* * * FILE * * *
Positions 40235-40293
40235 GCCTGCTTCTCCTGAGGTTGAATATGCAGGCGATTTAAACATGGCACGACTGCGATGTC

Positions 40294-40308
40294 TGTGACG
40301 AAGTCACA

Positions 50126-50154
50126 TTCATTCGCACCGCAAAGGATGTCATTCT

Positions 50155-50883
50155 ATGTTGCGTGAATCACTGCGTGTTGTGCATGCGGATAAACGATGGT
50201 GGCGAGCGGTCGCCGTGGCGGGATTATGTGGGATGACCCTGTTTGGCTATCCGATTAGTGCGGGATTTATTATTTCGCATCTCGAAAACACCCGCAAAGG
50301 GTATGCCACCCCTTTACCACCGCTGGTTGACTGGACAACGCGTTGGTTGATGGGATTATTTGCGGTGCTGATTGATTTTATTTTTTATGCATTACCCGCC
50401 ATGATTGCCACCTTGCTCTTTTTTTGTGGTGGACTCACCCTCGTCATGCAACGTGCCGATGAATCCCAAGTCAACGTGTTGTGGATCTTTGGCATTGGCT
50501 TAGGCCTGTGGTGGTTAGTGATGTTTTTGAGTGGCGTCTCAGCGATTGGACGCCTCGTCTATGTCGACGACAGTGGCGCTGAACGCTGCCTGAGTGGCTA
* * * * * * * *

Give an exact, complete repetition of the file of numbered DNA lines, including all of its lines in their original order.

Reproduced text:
Positions 40235-40293
40235 GCCTGCTTCTCCTGAGGTTGAATATGCAGGCGATTTAAACATGGCACGACTGCGATGTC

Positions 40294-40308
40294 TGTGACG
40301 AAGTCACA

Positions 50126-50154
50126 TTCATTCGCACCGCAAAGGATGTCATTCT

Positions 50155-50883
50155 ATGTTGCGTGAATCACTGCGTGTTGTGCATGCGGATAAACGATGGT
50201 GGCGAGCGGTCGCCGTGGCGGGATTATGTGGGATGACCCTGTTTGGCTATCCGATTAGTGCGGGATTTATTATTTCGCATCTCGAAAACACCCGCAAAGG
50301 GTATGCCACCCCTTTACCACCGCTGGTTGACTGGACAACGCGTTGGTTGATGGGATTATTTGCGGTGCTGATTGATTTTATTTTTTATGCATTACCCGCC
50401 ATGATTGCCACCTTGCTCTTTTTTTGTGGTGGACTCACCCTCGTCATGCAACGTGCCGATGAATCCCAAGTCAACGTGTTGTGGATCTTTGGCATTGGCT
50501 TAGGCCTGTGGTGGTTAGTGATGTTTTTGAGTGGCGTCTCAGCGATTGGACGCCTCGTCTATGTCGACGACAGTGGCGCTGAACGCTGCCTGAGTGGCTA